The Down and Outs

F1 2012 still has some room for improvement. A key feature missing this year is the Grand Prix Mode; instead of playing your favorite driver during a full career, you're forced to play as your customized player in Career Mode -- it's a shame we couldn't have seen both options. Instead you will have to jump into a quick race in order to step into your favorite driver's shoes. To make up for this loss we are also given seven challenges in the Champions Mode, a Time Attack, and a Time Trial. Here the champions themselves challenge you to perform outlandish acts of Formula 1 legend.

The cockpit view -- a shoddy affair in the past -- has improved greatly, but it still felt like I was looking at a reflection in a fake metallic sticker. Still, it's much more usable than before, and it's a step in the right direction.

The only other real downside here is the garage is rather quite boring and is filled with stiff characters, and clunky facial expressions. Thankfully the paddock has been removed and replaced with shiny menus, which streamlines the downtime and puts you in the cockpit faster. To be fair it's difficult to criticize a racing game for having a less than stellar garage experience when Codemasters puts so much time and energy into what counts -- the actual racing, which by itself is a near flawless experience.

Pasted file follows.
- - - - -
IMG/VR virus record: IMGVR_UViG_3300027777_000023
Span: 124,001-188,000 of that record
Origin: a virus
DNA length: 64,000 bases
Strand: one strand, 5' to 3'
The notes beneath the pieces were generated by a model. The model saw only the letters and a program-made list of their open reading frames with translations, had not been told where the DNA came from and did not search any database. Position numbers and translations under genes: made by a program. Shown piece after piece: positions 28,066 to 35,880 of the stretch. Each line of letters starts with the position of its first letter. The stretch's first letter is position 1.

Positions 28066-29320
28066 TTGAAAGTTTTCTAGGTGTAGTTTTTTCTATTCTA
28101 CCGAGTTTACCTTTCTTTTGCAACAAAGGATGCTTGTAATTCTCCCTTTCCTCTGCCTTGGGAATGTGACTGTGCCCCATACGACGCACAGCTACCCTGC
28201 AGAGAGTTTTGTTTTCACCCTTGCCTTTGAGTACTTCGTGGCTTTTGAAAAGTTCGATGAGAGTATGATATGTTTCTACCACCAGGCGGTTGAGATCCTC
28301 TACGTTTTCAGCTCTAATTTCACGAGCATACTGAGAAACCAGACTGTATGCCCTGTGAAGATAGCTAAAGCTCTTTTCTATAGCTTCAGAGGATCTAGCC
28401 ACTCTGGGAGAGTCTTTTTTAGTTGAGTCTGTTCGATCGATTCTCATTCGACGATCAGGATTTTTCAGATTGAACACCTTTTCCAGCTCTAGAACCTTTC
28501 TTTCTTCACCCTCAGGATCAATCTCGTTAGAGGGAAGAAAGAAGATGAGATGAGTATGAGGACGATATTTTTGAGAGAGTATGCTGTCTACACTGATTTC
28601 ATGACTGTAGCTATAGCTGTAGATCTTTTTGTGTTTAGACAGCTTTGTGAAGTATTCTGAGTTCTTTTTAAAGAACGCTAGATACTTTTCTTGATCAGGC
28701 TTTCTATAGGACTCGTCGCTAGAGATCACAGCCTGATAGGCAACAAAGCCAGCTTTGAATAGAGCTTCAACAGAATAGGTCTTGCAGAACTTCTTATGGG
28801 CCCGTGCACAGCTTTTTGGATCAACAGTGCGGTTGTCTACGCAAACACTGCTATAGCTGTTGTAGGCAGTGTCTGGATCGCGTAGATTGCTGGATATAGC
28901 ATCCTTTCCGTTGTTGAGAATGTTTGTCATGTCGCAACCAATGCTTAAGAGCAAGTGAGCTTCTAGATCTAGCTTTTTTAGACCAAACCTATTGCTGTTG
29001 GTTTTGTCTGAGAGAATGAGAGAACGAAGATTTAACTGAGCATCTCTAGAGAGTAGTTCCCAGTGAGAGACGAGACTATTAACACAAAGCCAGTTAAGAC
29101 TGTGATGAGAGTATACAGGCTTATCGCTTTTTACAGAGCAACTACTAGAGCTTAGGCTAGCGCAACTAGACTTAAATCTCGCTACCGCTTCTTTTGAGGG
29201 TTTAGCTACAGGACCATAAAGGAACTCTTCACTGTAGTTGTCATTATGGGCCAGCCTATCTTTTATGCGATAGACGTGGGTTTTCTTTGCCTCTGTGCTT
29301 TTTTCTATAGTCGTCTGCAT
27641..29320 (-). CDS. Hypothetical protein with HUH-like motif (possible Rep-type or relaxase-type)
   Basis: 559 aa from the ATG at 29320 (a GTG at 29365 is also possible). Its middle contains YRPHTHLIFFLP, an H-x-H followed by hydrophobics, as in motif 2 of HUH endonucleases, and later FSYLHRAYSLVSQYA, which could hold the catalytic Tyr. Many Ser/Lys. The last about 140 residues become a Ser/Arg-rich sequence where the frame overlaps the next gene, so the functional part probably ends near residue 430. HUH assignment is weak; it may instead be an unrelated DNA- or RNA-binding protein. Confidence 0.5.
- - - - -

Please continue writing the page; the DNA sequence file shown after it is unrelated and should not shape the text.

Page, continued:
Online Multiplayer

The online portion of the game mirrors what we've already seen in the past: a free-for-all affair with griefers and sore losers roaming the tracks. Playing with a friend is going to be your best bet here, but I wasn't fortunate enough to find anyone willing to give it a go. I felt like I was stuck with the scum of the Playstation Network as race after race ended in disaster. I eventually gave up, and I don't plan on going back.

What Codemasters is attempting here is honorable, as the quick races get you into down and dirty three lap races. While you can get more in depth with a fully customizable race, the asses online make this an automatic skip. I also had connectivity issues which only compounded my frustrations with the online portion.

Final Thoughts

I've said it before, and I will say it again: Codemasters knows how to make racing games, and with F1 2012 they've proven they can make even the most difficult race type accessible for all to enjoy. As someone with limited time, the Season Challenge is perfect for me to hop in and out of when I get a few moments to myself, whereas the Career Mode satisfies the craving for a more true-to-life experience when my schedule permits.

Despite the few minor short comings, F1 2012 has something for everyone. Whether you're a beginner still trying to figure out where the gas pedal is, or a veteran studying every curve of the new track in Texas, you'll find an amazingly rich racing simulator just itching for you to take 'er out for a spin.